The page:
Why Writing Conferences Are Priceless

Writing is solitary. Just us with a computer and a head of ideas. But we’re not really alone. And going to a writing conference is a wonderful way to celebrate that.

Of course, seminars at writing conferences are great learning opportunities. Query letters, characters, plot, dialog — I’ve learned about all these at conferences. But as I’ve become more experienced, I still come away from conferences filled with inspiration.

And then there are the friends you make. Priceless.

As a children’s book writer, I feel very lucky to be a member of the Society of Children’s Book Writers and Illustrators. I’ve attended both national and regional conferences held by this organization, and I’m never disappointed.

If you’re a member of the SCBWI, take advantage of the conferences. The national ones are huge, overwhelming, intense, exhausting and fabulous.

The regional ones are just as fabulous, but, because they’re smaller, they also have more intimacy and give more opportunity for networking with agents and editors. For example, I’m lucky to live in an area that has four regionals conferences yearly that are within a five-hour drive (thank you, Austin) and check out the people I’ll have the opportunity to meet next year at just the Austin and Houston conferences:

At Austin (Feb. 8-10, 2013):

  • Crystal Kite Award-winning illustrator Patrice Barton
  • Author Shutta Crum
  • Author and Agent John M. Cusick of Scott Treimel NY
  • Agent Erzsi Deak of Hen & Ink Literary Studio
  • Peachtree Publishers Associate Publisher Kathy Landwehr
  • New York Times and Publishers Weekly best-selling author Cynthia Leitich Smith
  • Award-winning author Cynthia Levinson
  • Award-winning author-illustrator E.B. Lewis
  • Agent Rubin Pfeffer of East West Literary Agency
  • Roaring Brook Press, Neal Porter Books Editorial Director Neal Porter
  • Caldecott-winning Author Liz Garton Scanlon
  • Chronicle Books Editor Tamra Tuller

At Houston (April 13, 2013):

  • Agent Josh Adams of Adams Literary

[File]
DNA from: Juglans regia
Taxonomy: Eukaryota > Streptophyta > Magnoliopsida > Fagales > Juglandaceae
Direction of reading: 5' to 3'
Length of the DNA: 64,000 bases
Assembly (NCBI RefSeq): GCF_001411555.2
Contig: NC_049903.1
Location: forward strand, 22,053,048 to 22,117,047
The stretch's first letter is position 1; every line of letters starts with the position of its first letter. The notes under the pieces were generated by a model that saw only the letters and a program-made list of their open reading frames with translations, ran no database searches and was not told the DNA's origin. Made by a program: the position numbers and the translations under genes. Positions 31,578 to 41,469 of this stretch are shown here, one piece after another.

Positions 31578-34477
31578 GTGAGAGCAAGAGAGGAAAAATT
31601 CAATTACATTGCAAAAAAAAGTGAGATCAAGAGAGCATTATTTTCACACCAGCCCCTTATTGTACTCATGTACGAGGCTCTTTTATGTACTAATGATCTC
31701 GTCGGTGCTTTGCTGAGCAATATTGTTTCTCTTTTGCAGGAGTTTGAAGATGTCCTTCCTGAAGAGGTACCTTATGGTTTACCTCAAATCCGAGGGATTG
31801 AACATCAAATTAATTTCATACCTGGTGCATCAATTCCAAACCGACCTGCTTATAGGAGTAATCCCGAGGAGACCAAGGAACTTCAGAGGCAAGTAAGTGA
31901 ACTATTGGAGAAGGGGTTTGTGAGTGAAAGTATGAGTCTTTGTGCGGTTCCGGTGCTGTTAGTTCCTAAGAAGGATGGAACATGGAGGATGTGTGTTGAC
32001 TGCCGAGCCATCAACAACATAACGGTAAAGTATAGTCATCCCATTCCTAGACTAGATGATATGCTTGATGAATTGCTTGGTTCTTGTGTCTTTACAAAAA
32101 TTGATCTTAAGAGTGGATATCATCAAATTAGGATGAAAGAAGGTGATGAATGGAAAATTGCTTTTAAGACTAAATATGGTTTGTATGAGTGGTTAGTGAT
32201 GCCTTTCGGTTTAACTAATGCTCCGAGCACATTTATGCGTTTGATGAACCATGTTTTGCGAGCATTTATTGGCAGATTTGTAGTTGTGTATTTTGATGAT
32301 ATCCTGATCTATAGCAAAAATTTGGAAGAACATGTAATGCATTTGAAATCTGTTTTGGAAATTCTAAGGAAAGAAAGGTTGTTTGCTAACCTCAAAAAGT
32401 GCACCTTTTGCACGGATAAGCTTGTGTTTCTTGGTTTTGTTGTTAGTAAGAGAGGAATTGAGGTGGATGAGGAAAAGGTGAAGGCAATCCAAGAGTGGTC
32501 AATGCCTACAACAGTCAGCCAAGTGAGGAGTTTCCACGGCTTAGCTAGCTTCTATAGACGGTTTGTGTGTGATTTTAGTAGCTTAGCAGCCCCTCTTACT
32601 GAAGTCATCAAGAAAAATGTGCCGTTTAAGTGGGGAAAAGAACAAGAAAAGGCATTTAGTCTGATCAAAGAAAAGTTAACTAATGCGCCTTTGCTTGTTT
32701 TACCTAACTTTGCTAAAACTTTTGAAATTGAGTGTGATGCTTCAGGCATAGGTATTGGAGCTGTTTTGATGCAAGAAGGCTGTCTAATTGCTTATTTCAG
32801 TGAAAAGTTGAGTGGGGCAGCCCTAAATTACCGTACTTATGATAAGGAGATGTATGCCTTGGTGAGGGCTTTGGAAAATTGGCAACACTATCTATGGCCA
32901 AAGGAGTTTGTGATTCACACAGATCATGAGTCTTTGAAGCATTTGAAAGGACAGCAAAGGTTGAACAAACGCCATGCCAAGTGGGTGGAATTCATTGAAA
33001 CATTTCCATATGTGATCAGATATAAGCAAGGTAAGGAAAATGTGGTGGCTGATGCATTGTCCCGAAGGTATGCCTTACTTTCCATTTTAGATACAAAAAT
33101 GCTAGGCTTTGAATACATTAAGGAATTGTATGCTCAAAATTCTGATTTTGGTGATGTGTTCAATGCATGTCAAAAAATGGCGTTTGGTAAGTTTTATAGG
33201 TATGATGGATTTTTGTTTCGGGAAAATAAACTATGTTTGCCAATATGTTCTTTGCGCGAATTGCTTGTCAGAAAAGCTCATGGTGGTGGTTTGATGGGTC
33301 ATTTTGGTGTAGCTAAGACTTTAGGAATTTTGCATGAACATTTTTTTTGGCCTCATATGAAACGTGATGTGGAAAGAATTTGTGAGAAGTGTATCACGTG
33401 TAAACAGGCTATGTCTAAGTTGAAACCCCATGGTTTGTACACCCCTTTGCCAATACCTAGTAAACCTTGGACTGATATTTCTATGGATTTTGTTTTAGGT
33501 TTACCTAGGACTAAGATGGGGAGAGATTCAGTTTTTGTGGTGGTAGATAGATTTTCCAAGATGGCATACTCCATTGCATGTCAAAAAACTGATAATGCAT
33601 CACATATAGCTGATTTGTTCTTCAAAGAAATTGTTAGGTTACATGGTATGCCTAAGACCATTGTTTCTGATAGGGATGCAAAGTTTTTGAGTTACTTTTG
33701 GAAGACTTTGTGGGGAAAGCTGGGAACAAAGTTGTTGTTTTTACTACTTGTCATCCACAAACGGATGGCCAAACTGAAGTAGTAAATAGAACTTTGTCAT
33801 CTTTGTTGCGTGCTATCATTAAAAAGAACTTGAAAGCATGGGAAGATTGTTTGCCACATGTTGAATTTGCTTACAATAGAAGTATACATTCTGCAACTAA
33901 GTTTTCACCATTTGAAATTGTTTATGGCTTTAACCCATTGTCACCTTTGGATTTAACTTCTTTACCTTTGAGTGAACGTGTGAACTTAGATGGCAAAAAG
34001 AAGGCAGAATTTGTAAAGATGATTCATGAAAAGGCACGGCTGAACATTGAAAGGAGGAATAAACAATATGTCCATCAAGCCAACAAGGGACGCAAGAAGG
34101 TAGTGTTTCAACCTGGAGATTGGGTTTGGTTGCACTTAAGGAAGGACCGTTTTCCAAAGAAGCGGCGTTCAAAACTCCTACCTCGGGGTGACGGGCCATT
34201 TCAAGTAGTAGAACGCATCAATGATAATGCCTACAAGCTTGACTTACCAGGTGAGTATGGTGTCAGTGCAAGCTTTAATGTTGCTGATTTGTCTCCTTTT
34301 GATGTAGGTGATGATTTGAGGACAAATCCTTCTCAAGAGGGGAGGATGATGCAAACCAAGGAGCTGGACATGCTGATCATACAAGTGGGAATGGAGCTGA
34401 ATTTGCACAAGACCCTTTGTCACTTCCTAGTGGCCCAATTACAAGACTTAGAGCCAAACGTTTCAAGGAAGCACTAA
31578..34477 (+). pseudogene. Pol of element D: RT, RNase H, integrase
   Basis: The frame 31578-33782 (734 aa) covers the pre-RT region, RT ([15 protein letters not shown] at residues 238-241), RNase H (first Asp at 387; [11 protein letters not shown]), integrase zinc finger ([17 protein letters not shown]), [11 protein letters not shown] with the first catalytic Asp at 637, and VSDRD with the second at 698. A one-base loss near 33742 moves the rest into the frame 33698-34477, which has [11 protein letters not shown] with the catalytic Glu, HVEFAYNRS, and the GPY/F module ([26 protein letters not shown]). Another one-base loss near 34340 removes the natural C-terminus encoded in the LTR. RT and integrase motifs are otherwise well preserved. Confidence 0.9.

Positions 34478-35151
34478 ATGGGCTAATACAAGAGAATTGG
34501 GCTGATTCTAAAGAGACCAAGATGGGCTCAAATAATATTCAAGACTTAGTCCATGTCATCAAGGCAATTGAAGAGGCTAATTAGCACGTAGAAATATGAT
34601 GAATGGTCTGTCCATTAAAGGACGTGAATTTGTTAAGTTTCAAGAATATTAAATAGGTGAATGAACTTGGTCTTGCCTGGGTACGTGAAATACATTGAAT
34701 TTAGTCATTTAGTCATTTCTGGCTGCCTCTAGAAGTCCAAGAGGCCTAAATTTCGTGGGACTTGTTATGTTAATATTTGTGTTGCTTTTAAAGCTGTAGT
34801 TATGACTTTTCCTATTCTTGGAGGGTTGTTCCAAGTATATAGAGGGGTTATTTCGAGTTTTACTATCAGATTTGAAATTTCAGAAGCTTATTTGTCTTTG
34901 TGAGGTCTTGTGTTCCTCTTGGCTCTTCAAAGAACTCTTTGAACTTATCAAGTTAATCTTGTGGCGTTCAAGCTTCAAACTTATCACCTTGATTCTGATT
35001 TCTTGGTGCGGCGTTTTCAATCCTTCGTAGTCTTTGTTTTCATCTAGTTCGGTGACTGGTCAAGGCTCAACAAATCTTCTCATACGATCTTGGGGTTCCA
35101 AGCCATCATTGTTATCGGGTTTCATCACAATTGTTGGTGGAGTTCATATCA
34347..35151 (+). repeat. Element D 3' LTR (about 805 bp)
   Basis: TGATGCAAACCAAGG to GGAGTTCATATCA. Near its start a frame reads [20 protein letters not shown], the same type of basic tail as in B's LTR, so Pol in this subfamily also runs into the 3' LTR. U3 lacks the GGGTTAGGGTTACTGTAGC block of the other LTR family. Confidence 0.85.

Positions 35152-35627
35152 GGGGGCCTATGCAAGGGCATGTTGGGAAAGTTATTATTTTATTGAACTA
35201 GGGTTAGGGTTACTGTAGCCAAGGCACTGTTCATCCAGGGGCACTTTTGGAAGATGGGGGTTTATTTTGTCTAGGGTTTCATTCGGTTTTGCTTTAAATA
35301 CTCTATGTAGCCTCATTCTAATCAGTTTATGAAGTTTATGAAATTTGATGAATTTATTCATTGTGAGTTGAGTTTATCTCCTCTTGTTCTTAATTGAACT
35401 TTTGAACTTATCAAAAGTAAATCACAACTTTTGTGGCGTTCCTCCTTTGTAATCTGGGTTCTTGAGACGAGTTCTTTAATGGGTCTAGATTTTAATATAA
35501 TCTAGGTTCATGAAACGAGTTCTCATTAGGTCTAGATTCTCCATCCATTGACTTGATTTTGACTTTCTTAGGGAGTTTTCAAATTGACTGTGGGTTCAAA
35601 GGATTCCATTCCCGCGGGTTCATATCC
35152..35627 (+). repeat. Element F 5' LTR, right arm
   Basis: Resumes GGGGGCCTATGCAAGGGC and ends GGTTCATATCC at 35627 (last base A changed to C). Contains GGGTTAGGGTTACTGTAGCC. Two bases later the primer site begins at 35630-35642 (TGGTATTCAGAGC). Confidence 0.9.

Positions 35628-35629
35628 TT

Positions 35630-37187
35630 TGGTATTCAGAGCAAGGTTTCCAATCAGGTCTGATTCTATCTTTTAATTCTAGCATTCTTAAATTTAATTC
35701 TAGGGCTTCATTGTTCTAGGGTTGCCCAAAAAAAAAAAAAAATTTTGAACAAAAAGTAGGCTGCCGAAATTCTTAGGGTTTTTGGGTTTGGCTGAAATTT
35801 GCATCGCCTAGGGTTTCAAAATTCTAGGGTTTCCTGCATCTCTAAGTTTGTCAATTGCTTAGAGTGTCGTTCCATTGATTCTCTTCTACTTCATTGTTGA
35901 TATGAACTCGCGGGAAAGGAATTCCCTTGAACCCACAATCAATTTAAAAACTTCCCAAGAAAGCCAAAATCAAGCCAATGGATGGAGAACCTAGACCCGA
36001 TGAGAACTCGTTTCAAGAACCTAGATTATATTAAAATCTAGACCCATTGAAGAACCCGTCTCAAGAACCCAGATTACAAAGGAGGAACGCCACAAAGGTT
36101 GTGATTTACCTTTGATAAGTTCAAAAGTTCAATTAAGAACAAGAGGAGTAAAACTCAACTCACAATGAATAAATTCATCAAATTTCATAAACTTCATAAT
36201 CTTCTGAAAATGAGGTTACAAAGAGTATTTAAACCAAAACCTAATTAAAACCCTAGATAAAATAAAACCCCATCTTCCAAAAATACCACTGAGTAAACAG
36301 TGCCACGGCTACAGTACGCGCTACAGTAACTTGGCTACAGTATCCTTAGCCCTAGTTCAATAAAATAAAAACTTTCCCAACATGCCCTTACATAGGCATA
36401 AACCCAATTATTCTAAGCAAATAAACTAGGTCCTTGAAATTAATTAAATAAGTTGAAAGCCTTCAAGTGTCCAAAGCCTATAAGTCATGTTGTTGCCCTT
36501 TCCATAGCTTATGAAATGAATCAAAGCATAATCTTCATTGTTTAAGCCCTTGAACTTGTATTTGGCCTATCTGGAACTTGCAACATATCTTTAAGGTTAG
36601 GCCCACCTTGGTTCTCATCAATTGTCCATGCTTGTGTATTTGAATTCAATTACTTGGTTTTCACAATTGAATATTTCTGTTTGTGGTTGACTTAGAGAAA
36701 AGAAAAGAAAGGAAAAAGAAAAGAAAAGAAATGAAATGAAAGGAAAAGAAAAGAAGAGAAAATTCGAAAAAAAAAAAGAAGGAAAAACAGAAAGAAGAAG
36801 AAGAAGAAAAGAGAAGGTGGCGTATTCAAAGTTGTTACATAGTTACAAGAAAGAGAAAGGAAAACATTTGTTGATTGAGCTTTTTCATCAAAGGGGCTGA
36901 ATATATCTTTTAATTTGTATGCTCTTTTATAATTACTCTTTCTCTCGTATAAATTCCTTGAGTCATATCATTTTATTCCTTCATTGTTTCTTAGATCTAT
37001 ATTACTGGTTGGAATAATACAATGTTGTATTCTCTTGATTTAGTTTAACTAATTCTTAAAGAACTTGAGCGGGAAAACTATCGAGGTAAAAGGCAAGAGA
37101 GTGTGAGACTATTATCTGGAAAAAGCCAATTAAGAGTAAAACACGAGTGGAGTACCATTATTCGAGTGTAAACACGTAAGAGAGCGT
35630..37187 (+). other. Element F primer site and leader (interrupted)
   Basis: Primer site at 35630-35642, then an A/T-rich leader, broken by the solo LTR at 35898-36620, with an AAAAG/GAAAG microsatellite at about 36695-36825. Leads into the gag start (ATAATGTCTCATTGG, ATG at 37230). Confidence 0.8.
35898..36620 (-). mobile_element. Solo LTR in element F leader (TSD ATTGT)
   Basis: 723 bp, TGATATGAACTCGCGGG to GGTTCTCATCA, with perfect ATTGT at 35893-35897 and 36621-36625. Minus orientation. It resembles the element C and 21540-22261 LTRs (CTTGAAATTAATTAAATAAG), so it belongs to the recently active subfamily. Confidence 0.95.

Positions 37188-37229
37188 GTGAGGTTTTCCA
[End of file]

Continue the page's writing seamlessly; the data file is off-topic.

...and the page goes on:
• Author-Illustrator Peter Brown
  • Simon & Schuster and Paula Wiseman Books Art Director Lucy Ruth Cummins
  • ABDO Publishing Editorial Director Stephanie Hedlund
  • Agent Paul Rodeen of Rodeen Literary Management
  • Balzer+Bray Assistant Editor Sara Sargent
  • Simon & Schuster Assistant Editor Danielle Young

But that’s not all. Conferences often also have contests, which are excellent opportunities. At the 2012 Houston SCBWI conference, I won the Joan Lowery Nixon Award and have been working with Newbury Honor author Kathi Appelt for the past year.

As I said, priceless.

What’s your favorite conference story?

Friday High & Low: Great News, Great Advice

I’m starting a new Friday traditional on my blog, the Friday High & Low. Every Friday, I’ll check in and give you my writing high and low for the week.

My high this week, is actually last week’s, but I was too busy to post it then. And I’ve got two:

First, I won the Houston SCBWI Chapter‘s 2012 Joan Lowery Nixon Award. The prize: A year’s mentorship by the awesome and award-winning Kathi Appelt, yep, author of The Underneath and Keeper, as well as a slew of fabulous picture books. What fun!

Second, the first four chapters of my novel Wake was published by Hunger Mountain, the literary journal of the Vermont College of Fine Arts. Such an honor! I’m so impressed by all the writers that I’ve met who have gone through the VCFA program. And its Hunger Mountain magazine, both online and in print, is an inspiration to all. Go here to read it and let me know what you think.

My low? All in all it was a good writing week. My low is that I haven’t quite made my 50-page a week revision goal, but I’m close and I think I can make it tomorrow before my time runs out.

Finally, a friend shared some great advice from the storytellers at Pixar. They really know what they’re doing, mixing humor and heart with equal parts action and adventure. There are some real gems here. My favorites are:

#1: You admire a character for trying more than for their successes.

#3. Trying for theme is important, but you won’t see what the story is actually about til you’re at the end of it. Now rewrite.

#7: Come up with your ending before you figure out your middle. Seriously. Endings are hard, get yours working up front.

#8. Finish your story, let go even if it’s not perfect. In an ideal world you have both, but move on. Do better next time.

#12: Discount the 1st thing that comes to mind. And the 2nd, 3rd, 4th, 5th – get the obvious out of the way. Surprise yourself.

#18: You have to know yourself: the difference between doing your best & fussing. Story is testing, not refining.

#19: Coincidences to get characters into trouble are great; coincidences to get them out of it are cheating.

What are your favorites? What’s your high and low for this week?